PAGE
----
From 1955 to 1975, the U.S. Army Chemical Corps conducted classified medical studies at Edgewood Arsenal, Maryland. The purpose was to evaluate the impact of low-dose chemical warfare agents on military personnel and to test protective clothing and pharmaceuticals.
If you are concerned about exposures during Edgewood/Aberdeen chemical tests, talk to your health care provider or local VA Environmental Health Coordinator.
Health effects of the experiments
About 7,000 soldiers took part in these experiments that involved exposures to more than 250 different chemicals, according to the Department of Defense (DoD). Some of the volunteers exhibited certain symptoms at the time of exposure to these agents. Long-term follow-up was not planned as part of the DoD studies. Learn more from the Department of Defense.
A 2016 report to the DoD on long-term health effects due to participation in these tests concluded that although effects of the individual agents had been established in the literature, test subjects would have endured lower concentrations for shorter durations and no significant effects had been observed in the health of test subjects in the years since the tests occurred. The National Academies of Science reviewed this report in 2018 ("Review and Approach to Evaluating Long-term Health Effects in Army Test Subjects") and suggested a framework for evaluating these exposures moving forward.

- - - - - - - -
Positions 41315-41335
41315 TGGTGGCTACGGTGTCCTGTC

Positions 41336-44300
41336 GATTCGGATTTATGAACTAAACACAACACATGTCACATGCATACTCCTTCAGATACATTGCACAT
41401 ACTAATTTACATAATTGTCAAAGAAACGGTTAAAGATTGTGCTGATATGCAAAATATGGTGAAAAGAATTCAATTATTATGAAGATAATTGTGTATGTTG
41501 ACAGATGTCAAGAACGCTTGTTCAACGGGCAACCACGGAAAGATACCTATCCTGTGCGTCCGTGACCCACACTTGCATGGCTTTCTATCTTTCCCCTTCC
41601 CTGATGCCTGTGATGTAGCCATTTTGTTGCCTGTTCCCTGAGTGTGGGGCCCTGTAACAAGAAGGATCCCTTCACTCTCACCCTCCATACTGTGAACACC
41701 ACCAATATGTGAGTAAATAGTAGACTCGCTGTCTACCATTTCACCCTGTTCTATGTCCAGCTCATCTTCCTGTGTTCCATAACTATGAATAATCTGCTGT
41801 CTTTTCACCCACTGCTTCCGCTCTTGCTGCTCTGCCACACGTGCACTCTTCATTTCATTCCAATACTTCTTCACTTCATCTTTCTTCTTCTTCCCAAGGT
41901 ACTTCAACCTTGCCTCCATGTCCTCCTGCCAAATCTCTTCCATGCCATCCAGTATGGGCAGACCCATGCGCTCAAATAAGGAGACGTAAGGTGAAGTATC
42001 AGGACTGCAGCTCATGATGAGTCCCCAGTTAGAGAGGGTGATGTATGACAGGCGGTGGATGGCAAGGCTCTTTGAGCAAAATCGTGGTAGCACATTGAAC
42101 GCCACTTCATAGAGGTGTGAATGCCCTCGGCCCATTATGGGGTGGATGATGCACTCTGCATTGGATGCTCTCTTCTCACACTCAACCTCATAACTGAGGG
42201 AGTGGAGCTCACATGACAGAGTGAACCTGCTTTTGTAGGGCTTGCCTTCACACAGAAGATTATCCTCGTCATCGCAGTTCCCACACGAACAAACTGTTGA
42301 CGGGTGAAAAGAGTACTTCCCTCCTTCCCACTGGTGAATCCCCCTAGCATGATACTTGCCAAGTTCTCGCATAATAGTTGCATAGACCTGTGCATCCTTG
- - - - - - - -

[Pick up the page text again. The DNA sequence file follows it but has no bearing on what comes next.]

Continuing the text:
The agents tested included chemical warfare agents and other related agents (inactive substances or placebos such as saline were used):
- Anticholinesterase nerve agents (ex., sarin and common organophosphorus (OP), and carbamate pesticides)
- Mustard agents
- Nerve agent antidotes atropine and scopolamine
- Nerve agent reactivators (ex., the common OP antidote 2-PAM chloride)
- Psychoactive agents (ex., LSD, PCP, cannaboids, and BZ)
- Irritants and riot control agents
- Alcohol and caffeine
There are no tests today that can confirm exposure to agents from decades ago. However, a good history and physical examination can provide valuable information and help determine a Veteran’s risk of developing health problems related to the exposure. Long-term psychological effects are possible from the trauma associated with being a human test subject.
If you are concerned about exposures during Edgewood/Aberdeen chemical tests, talk to your health care provider or your local environmental health provider. There is no VA environmental health registry associated with Edgewood/Aberdeen chemical tests.
VA offers a variety of health care benefits to eligible Veterans. Not enrolled in the VA health care system? Find out if you qualify for VA health care.
Compensation benefits for health problems
Veterans may file a claim for disability compensation for health problems they believe are related to exposures during Edgewood/Aberdeen chemical tests. VA decides these claims on a case-by-case basis. File a claim online.
Learn more about VA benefits.